US: Chinese national jailed over military hacking

Su Bin and two unidentified co-conspirators were found guilty of stealing sensitive US military information.

    The US and China regularly accuse each other of carrying out cyber attacks [Kacper Pempel/Illustration]
    The US and China regularly accuse each other of carrying out cyber attacks [Kacper Pempel/Illustration]

    A Chinese businessman who pleaded guilty to hacking sensitive US military information was sentenced to nearly four years in prison, prosecutors have said.

    Su Bin, 51, was charged on Wednesday with taking part in a years-long scheme by Chinese military officers to hack into the computer networks of aircraft manufacturer Boeing and other major US defence contractors.

    In addition to a 46-month prison term, a US District Court judge in Los Angeles ordered Su to pay a $10,000 fine.

    "Su Bin's sentence is a just punishment for his admitted role in a conspiracy with hackers from the People's Liberation Army Air Force to illegally access and steal sensitive US military information," John Carlin, assistant attorney general for national security, said in a statement.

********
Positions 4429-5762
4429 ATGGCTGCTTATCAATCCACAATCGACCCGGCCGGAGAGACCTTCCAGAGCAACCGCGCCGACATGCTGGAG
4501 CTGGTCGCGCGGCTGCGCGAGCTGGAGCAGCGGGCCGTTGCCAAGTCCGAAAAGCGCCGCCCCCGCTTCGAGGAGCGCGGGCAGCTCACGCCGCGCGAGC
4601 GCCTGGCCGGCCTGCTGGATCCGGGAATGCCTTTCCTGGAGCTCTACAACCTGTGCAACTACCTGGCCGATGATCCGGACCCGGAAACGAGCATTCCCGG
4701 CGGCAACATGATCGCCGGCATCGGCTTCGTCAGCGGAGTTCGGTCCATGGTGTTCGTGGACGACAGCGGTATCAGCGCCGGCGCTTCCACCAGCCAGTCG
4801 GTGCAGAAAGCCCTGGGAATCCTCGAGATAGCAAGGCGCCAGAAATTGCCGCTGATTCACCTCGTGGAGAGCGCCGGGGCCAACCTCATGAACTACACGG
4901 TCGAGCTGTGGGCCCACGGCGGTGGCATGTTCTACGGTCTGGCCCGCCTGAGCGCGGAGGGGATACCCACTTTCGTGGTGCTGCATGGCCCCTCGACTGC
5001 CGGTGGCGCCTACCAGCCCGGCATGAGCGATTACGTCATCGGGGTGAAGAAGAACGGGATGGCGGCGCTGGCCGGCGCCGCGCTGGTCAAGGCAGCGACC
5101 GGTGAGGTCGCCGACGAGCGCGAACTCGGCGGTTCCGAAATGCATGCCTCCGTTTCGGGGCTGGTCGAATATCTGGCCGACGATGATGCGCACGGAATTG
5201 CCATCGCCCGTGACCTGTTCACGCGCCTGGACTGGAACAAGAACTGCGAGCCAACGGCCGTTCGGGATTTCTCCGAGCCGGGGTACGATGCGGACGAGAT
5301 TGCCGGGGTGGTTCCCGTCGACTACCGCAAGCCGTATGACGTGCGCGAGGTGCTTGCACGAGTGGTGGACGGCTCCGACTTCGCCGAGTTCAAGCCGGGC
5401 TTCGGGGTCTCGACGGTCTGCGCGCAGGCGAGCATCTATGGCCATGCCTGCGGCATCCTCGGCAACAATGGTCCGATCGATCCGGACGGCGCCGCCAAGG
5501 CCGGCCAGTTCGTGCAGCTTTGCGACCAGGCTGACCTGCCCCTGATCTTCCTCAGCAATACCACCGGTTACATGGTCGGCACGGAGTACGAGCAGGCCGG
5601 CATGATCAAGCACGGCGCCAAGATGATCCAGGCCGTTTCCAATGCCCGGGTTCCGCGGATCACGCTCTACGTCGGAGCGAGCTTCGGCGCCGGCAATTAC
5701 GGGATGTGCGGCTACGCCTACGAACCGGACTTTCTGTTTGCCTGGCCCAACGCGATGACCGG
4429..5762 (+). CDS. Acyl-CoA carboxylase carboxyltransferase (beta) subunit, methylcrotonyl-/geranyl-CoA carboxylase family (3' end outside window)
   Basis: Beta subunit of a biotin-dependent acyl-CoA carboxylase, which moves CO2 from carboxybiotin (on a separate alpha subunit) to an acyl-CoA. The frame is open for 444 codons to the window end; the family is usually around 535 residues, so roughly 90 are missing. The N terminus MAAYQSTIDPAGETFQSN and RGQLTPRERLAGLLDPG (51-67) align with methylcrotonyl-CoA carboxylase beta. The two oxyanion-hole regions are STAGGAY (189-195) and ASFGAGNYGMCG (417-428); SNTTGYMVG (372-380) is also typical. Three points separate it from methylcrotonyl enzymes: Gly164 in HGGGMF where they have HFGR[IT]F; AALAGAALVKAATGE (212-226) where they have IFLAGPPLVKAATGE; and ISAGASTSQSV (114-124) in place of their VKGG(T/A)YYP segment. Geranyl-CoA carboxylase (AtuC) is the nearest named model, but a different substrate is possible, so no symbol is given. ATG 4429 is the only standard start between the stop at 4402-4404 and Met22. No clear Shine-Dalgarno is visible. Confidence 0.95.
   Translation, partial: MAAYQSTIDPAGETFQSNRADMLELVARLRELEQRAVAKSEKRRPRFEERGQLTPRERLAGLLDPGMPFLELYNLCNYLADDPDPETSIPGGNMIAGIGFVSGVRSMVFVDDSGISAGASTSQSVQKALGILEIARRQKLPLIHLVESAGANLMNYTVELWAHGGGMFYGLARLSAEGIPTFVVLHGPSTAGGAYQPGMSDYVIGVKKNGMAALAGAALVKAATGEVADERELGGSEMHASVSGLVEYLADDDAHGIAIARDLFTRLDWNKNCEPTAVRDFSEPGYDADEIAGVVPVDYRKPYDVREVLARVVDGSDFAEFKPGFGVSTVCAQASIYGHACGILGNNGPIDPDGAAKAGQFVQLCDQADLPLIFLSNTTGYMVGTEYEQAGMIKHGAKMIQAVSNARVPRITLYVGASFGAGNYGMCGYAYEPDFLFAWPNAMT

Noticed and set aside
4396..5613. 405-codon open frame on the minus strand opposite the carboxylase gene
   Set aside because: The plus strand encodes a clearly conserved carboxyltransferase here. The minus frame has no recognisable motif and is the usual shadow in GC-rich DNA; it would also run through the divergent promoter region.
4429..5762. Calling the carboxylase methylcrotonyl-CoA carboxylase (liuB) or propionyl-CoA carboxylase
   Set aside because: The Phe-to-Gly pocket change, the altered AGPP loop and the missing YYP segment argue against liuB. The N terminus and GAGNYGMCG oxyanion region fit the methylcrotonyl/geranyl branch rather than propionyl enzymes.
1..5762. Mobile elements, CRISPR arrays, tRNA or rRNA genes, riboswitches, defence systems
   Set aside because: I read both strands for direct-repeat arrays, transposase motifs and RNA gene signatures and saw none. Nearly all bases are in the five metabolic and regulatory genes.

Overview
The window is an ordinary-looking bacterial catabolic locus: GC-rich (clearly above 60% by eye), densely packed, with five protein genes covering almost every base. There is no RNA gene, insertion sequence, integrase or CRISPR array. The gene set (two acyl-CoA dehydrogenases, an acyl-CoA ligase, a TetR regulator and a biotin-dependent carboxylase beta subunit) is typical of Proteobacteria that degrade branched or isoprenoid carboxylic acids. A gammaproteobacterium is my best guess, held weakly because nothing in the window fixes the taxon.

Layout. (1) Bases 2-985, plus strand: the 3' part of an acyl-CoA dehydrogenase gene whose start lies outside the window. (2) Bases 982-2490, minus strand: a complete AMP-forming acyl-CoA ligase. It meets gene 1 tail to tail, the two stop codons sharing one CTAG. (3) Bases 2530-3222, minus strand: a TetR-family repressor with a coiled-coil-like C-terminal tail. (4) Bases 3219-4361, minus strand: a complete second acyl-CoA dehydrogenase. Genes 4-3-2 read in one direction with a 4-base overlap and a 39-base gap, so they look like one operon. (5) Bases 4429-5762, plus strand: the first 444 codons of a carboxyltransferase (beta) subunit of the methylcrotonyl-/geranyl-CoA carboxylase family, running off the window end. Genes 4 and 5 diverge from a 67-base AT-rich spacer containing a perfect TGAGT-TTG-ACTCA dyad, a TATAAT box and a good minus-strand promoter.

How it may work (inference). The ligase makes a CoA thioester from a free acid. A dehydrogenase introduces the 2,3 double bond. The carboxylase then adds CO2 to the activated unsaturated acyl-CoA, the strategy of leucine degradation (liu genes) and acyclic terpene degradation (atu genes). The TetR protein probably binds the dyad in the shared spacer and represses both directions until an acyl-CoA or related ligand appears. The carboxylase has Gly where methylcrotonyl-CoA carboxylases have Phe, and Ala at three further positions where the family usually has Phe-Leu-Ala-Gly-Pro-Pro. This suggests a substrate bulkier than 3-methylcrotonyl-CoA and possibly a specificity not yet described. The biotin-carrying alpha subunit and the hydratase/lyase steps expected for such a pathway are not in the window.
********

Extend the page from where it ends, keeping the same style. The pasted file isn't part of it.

"Su assisted the Chinese military hackers in their efforts to illegally access and steal designs for cutting-edge military aircraft that are indispensable to our national defence," he said.

    In an August 2014 indictment, prosecutors said that Su travelled to the United States at least 10 times between 2008 and 2014 and worked with two unidentified co-conspirators based in China to steal the data. He was arrested in Canada in 2014 and later consented to US extradition. 

    The trio were accused of stealing plans relating to the C-17 military transport plane and F-22 and F-35 fighter jets, and attempting to sell them to Chinese companies.

    According to prosecutors, in pleading guilty Su admitted sending emails to his co-conspirators telling them which people, companies and technologies to target with their hacking, and translating the stolen material from English to Chinese.

    Su admitted taking part in the crime for financial gain, prosecutors said.

    The Chinese government has repeatedly denied any involvement in hacking.

    SOURCE: Agencies


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